As the GoPro Grand Prix of Sonoma unfolded Sunday, I felt for head of IndyCar PR Amy Konrath, who was seemingly announcing penalties in the media center as frequently as a lottery host reveals the night’s winning POWER Ball numbers.
Five drivers were issued drive-through penalties for avoidable contact – E.J. Viso, Sebastien Bourdais, Tony Kanaan, Sebastian Saavedra and Ryan Briscoe – and Viso and of course, Scott Dixon, were issued drive-throughs for pit safety infractions.
Coupled with seven caution flags, which ties the season high in IndyCar (seven at Brazil), it made for a busy day in Race Control. The race itself lasted more than 2 hours and 20 minutes, a full 40-plus minutes longer than the most recent race at Mid-Ohio three weeks ago, which ran its 90 caution-free laps in just an hour and 40 minutes.
Reactions were strong and largely against IndyCar race director Beaux Barfield’s call to penalize Dixon when he hit the right rear tire, and subsequently Will Power’s pit crewmembers on his last scheduled stop.
I’m not going to take sides here, but I will offer this bit of insight having sat in on a Barfield-directed race control environment before (the American Le Mans Series race in September 2011, at Mazda Raceway Laguna Seca). It is far easier to make a rash judgment on social media than it is to make a call based on available video evidence, from multiple angles, in a split-second decision. And Barfield is not alone within IndyCar Race Control; the room has several stewards and IndyCar President of Competition and Operations, Derrick Walker, is also there.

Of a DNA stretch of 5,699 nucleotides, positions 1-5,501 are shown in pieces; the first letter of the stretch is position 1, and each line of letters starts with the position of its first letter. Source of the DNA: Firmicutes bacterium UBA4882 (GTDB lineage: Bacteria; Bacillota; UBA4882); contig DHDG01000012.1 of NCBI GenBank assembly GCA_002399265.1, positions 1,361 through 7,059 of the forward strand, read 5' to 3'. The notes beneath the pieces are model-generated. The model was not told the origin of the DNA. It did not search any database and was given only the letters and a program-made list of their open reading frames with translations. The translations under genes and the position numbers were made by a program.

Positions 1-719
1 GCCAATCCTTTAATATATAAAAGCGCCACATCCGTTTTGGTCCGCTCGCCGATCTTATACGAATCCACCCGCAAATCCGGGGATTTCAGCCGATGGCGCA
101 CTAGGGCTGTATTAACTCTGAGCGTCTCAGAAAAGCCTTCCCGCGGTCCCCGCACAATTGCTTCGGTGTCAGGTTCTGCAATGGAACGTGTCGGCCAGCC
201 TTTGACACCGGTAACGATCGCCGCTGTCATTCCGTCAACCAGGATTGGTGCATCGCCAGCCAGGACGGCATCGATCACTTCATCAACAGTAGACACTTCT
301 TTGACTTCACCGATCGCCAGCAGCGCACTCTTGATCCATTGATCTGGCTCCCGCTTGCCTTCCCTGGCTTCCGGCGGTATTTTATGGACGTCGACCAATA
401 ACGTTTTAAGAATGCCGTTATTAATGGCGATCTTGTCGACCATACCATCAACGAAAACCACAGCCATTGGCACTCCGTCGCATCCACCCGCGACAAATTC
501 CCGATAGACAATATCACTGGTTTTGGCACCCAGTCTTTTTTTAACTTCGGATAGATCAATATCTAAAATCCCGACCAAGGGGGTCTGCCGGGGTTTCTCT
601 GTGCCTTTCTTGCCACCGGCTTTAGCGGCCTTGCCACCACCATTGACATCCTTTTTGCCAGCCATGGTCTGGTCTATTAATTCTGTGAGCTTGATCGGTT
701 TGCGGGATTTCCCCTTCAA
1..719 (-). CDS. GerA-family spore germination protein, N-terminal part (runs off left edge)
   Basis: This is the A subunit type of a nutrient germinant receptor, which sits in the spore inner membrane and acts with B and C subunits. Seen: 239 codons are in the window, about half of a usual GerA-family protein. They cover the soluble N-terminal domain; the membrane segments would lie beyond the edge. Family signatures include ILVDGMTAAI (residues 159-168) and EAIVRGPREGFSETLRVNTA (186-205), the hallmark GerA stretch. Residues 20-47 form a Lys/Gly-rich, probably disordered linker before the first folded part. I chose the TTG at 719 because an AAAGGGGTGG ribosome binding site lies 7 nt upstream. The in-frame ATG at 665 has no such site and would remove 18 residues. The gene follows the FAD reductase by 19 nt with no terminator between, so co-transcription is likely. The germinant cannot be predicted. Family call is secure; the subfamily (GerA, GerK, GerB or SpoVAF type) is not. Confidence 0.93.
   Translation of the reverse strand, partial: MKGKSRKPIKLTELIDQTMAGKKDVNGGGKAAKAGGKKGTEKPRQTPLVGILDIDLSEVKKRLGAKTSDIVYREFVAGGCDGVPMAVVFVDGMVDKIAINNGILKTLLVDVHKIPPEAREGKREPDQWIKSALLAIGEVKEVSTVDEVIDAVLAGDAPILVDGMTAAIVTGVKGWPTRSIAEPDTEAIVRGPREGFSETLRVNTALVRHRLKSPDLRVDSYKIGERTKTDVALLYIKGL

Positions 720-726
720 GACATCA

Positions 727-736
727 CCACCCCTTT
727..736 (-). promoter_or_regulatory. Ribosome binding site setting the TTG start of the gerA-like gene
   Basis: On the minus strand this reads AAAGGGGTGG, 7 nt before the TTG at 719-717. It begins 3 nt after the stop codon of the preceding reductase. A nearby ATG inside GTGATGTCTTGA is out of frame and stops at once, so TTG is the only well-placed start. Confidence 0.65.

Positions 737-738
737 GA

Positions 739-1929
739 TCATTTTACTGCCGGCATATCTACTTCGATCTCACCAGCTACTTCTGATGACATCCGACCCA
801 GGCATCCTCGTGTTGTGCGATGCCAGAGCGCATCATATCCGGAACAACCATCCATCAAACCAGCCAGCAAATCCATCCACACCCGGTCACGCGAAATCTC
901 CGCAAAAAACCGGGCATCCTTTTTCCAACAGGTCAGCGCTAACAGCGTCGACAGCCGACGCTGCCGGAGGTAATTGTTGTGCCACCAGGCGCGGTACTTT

Where the violation occurred in this instance was in accordance with Rule 220.127.116.11 (Contact with personnel; under the pit procedures heading) and from that standpoint, Dixon did violate the rule as it is written in the 2013 IZOD IndyCar Series Rulebook.
Dixon and Target Chip Ganassi Racing managing director Mike Hull were understandably frustrated in the aftermath, but the two are classy enough individuals to where you wouldn’t think either one would accuse another crew of intentionally getting in the way to try to force a penalty.
It seems a daft idea that a crewmember would willingly throw him or herself in the way and risk their own injury. You need to have acute situational awareness when you are over the pit wall in pit lane. If such a situation could be proven, then a penalty should follow, in this writer’s opinion.